The origin of St. Patrick’s Day

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St Patrick’s Day, also known as the Feast of Saint Patrick, is a day in which primarily Ireland where they have a cultural and religious celebration on the date that the patron saint of Ireland died, that being held on the 17th of March. Even though it’s traditionally celebrated overseas, it is also widely celebrated in the United States, mostly by people with Irish descent.

The great saint that the Irish celebrate, Saint Patrick, was a 5th-century Christian missionary and bishop in Ireland. He later went on to become a priest and attempt to convert the pagan Irish to Christianity.

Music is often associated with St. Patrick’s Day and Irish culture in general. From ancient days of the Celts, music has been an important part of Irish life. The Celts had an oral culture, legend, and history was passed from one generation to the next.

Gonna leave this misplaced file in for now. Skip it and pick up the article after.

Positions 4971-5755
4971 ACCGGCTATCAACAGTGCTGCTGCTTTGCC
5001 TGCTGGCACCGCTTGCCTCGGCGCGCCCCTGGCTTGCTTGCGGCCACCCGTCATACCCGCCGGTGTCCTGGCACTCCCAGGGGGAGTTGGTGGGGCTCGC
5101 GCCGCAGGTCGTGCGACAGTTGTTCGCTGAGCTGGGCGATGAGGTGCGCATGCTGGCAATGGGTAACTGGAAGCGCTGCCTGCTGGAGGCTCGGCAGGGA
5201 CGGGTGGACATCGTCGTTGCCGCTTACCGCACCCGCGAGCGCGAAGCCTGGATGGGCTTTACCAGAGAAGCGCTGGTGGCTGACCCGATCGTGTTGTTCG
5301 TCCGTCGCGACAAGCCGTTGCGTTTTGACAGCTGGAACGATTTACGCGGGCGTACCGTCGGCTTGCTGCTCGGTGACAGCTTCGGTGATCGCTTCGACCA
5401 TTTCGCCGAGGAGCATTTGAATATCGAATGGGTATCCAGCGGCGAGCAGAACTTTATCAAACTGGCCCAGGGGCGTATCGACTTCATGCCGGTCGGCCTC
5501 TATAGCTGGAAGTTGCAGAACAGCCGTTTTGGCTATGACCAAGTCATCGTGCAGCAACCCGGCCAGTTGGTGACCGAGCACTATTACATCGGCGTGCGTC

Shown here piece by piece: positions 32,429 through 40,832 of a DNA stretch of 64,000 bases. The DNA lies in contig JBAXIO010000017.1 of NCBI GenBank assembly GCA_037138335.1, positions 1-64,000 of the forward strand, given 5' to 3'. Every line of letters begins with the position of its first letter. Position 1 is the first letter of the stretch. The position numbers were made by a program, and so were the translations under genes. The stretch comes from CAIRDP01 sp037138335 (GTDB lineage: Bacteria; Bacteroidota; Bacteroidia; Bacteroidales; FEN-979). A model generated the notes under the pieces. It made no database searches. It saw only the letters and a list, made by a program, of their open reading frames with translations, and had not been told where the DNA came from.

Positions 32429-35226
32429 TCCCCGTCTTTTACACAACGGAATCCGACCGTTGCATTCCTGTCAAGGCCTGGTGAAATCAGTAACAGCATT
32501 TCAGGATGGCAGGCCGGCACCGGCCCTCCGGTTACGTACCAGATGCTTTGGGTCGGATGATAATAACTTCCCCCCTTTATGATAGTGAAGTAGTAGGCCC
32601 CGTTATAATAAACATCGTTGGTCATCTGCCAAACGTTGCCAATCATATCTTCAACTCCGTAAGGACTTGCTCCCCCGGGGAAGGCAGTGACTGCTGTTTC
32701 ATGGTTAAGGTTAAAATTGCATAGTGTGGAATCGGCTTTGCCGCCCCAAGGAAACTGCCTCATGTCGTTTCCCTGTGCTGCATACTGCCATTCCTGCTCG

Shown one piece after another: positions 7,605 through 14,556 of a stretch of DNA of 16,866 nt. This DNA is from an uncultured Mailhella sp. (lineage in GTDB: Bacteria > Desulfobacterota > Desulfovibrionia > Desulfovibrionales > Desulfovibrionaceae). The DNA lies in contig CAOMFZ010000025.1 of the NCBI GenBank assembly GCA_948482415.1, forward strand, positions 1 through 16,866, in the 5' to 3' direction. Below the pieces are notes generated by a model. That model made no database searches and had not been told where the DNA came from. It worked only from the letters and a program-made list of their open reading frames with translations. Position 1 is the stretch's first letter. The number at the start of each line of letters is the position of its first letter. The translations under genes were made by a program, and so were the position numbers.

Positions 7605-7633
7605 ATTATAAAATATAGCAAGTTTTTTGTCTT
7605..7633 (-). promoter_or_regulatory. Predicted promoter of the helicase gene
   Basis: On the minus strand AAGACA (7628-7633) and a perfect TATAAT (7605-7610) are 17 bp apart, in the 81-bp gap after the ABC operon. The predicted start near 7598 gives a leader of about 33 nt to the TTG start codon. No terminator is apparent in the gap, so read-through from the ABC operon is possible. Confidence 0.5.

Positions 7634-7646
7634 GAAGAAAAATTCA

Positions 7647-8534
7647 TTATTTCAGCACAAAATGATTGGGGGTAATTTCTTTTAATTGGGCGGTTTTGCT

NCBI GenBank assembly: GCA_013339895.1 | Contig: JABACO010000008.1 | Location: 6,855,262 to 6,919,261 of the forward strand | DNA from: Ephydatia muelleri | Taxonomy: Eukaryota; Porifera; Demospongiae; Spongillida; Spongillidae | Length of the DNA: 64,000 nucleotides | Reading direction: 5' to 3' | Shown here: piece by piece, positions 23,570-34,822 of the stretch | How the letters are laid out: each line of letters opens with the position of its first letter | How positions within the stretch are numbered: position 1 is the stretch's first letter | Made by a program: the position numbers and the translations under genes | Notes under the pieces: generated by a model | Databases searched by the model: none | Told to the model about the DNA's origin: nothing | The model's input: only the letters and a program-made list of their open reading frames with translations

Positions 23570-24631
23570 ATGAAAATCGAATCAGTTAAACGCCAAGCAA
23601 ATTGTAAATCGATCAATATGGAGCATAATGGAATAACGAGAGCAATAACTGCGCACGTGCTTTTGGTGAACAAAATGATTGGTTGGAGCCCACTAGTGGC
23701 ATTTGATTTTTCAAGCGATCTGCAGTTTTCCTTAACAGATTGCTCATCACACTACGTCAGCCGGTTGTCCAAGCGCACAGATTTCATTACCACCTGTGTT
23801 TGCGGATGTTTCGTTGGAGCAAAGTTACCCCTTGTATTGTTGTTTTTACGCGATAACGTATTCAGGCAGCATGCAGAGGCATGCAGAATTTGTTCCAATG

The color green, the main symbol of St Patrick’s Day along with the shamrock, is a huge part of the culture behind St. Patrick’s Day. Back in the days when the saint was still alive, the St. Patrick’s revelers believed that wearing green made them invisible to the “evil leprechauns,” and that if they didn’t wear green they would get attacked by fairy creatures for not wearing the color green.

Today, part of the St Patrick’s day tradition is pinching people that don’t wear green on the holiday, symbolizing the old myths of the leprechauns and fairy creatures attacking.

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